Charlotte Yonge is one of the most influential and important of Victorian women writers; but study of her work has been handicapped by a tendency to patronise both her and her writing, by the vast number of her publications and by a shortage of information about her professional career. Scholars have had to depend mainly on the work of her first biographer, a loyal disciple, a situation which has long been felt to be unsatisfactory. We hope that this edition of her correspondence will provide for the first time a substantial foundation of facts for the study of her fiction, her historical and educational writing and her journalism, and help to illuminate her biography and also her significance in the cultural and religious history of the Victorian age.

Featured Letters...

Elderfield, Otterbourne, Winchester.
Novr 8 th 1878

My dear Christabel

I never thanked you for your last kind note- The loss out of ones life is very great, though the long weakness and inability to correspond had done much to break the habit of dependance for sympathy & confidence so that one can bear it better than if ‘her sun had gone down while it was yet day’.

I have been making efforts through Mr Awdry to get the Blue Bells taken by ... continue reading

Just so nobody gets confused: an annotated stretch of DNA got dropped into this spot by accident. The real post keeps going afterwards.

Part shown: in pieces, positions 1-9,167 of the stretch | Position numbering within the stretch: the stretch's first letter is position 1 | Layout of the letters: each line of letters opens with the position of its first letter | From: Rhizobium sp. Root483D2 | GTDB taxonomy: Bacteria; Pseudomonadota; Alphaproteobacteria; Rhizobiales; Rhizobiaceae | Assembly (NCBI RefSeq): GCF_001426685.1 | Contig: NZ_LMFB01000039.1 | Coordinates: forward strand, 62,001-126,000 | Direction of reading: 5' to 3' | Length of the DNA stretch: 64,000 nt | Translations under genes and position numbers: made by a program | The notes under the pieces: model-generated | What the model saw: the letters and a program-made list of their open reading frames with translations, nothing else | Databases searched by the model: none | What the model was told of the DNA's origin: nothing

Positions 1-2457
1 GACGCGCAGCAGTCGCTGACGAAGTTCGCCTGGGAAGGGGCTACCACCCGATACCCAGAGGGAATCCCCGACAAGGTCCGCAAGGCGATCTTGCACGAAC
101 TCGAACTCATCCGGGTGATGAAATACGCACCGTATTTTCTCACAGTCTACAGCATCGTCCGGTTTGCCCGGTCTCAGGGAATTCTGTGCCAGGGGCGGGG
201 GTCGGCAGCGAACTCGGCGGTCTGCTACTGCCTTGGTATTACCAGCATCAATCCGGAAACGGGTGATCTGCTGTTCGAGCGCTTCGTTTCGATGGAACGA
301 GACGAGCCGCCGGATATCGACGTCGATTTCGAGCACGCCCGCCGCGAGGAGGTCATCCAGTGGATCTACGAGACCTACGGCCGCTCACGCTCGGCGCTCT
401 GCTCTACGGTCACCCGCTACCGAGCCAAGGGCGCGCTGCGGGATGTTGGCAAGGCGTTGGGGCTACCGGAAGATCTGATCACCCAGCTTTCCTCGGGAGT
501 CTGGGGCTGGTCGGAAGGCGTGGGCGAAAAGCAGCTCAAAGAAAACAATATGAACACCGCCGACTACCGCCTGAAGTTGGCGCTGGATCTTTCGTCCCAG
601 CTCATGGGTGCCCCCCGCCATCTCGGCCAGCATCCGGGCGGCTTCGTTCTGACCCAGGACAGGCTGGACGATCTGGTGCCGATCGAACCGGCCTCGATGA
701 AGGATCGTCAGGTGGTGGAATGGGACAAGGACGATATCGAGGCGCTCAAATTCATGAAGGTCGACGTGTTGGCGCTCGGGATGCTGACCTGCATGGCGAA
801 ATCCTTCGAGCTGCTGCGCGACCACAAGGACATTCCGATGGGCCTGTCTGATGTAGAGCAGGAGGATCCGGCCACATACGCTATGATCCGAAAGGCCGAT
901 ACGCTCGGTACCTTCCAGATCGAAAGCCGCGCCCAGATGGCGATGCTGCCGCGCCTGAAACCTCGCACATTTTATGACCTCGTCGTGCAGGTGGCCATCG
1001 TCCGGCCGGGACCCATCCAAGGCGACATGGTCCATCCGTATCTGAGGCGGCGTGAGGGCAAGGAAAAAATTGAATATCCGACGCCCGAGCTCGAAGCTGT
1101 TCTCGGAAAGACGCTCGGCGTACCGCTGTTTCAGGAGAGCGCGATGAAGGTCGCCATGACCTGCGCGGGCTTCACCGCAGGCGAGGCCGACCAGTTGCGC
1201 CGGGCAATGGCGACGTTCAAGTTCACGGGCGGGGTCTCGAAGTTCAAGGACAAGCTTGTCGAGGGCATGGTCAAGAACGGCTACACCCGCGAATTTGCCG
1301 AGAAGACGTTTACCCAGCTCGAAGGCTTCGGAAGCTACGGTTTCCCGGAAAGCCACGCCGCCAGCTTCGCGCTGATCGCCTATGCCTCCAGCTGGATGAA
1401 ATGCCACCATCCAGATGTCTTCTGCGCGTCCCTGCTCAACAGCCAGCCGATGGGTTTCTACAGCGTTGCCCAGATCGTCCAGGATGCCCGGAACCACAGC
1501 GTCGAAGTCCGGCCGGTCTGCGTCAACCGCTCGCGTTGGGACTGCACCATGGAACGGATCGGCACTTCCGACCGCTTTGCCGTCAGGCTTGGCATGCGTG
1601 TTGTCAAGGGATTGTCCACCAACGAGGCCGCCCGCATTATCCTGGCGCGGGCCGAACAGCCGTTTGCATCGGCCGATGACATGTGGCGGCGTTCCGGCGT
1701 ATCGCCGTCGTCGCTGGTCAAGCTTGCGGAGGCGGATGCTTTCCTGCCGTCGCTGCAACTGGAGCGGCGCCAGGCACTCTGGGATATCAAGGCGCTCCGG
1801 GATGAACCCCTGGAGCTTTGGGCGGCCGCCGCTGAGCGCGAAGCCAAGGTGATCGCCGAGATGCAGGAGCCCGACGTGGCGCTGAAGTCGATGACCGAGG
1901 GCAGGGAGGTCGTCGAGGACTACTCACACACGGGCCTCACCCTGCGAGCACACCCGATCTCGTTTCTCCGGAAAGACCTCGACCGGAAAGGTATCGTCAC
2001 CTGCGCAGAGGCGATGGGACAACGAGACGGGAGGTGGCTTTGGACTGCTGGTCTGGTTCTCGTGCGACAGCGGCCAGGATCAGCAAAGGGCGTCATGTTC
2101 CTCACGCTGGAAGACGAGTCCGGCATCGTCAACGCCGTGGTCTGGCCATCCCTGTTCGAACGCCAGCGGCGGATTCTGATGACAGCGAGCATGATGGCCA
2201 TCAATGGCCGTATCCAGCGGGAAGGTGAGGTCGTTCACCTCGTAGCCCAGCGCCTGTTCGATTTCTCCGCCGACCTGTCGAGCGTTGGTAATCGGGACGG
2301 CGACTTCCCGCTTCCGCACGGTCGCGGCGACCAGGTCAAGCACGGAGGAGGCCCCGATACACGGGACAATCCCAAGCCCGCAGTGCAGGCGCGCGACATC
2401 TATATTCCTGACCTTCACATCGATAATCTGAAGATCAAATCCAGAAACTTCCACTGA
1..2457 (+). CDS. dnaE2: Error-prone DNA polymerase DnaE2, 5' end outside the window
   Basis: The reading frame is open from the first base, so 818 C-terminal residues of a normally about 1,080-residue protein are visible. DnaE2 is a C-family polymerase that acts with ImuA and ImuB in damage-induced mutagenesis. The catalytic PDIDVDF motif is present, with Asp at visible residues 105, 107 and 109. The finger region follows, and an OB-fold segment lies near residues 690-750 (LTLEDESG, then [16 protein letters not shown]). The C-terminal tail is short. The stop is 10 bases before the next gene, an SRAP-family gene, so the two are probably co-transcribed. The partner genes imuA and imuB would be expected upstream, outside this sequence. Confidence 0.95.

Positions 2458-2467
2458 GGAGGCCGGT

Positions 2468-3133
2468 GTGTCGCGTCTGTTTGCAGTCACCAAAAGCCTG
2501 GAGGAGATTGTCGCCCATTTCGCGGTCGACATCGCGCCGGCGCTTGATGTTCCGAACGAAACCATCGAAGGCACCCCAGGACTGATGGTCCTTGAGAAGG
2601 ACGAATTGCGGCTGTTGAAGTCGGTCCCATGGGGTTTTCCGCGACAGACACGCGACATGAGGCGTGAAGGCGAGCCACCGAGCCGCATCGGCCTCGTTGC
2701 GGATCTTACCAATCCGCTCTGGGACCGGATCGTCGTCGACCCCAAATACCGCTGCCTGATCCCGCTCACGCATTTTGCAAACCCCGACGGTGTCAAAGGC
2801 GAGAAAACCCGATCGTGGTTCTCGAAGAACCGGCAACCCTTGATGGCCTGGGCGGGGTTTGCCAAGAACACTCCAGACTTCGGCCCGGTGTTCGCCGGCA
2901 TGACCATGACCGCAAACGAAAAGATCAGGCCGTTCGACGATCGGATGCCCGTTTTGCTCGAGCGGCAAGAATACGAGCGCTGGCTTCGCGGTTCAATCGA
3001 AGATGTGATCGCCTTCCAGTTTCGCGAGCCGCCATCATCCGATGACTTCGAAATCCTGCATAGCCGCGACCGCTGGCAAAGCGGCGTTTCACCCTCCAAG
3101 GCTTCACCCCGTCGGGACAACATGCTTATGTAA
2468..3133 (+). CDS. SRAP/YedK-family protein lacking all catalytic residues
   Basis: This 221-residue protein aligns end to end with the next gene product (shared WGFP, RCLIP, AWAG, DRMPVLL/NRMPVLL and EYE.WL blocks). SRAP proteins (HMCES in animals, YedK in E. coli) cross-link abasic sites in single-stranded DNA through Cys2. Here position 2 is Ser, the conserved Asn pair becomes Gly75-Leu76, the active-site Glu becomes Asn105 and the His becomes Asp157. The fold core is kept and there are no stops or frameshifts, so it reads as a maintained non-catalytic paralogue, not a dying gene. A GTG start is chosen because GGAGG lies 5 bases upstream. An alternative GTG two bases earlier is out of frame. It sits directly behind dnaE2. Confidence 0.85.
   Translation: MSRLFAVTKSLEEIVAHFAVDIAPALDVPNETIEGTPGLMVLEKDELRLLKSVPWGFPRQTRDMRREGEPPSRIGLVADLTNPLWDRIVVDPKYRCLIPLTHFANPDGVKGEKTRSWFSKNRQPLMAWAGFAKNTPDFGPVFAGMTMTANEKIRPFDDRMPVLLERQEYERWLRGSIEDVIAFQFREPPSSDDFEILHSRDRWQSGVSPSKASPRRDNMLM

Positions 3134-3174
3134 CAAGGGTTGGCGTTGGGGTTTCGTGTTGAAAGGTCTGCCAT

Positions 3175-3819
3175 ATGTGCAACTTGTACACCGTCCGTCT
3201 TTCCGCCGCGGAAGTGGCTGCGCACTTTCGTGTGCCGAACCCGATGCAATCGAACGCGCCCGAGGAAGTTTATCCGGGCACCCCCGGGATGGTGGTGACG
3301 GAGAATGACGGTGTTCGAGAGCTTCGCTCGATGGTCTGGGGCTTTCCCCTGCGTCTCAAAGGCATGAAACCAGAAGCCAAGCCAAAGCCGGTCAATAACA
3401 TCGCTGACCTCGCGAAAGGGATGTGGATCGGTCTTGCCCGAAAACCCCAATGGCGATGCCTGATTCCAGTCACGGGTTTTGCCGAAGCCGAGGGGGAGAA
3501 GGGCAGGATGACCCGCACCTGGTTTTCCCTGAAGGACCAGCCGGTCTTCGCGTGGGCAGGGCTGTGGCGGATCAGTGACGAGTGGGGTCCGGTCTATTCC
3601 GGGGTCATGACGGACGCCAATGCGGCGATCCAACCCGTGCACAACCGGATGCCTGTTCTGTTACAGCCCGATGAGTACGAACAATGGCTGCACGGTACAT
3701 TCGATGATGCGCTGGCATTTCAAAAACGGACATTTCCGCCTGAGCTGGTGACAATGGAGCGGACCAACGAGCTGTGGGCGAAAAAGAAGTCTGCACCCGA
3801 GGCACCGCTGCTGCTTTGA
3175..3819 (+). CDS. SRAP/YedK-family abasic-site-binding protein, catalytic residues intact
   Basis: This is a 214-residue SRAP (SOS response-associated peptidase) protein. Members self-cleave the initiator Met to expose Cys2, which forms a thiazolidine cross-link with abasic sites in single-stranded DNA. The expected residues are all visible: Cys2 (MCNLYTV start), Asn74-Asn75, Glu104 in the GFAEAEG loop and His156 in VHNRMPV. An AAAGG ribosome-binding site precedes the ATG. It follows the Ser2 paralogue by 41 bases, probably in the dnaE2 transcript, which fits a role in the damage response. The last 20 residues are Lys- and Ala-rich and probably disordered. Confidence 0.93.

Elderfield, Otterbourne, Winchester.
April 30th 1883

Messrs Harper


I am much obliged for your remittance of £5 for Stray Pearls

Yours truly C M Yonge

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My dear Miss Yonge: I will do what you wish as far as I am able at Wakefield but I am very sorry you cannot be there in person.

It will be a great disappointment to many.

If by any possibility you find yourself able to come to the Ch Congress I feel sure you will give great pleasure to the presiding Bishop and the Committee: and that the local authorities will do their best in application to ... continue reading

My dear Miss Sewell What do you say to the name, and the page—as we have in the 1st Crusade, shall you have Gibbon’s first Crusaders at Constantinople.

(N.B.—Gibbon did not blunder about the Athanasian Creed, but the American Church was not in his time.)

And is Anselm to come in.

I have sent for the introduction to re write [sic] it.

Yours sincerely C M Yonge

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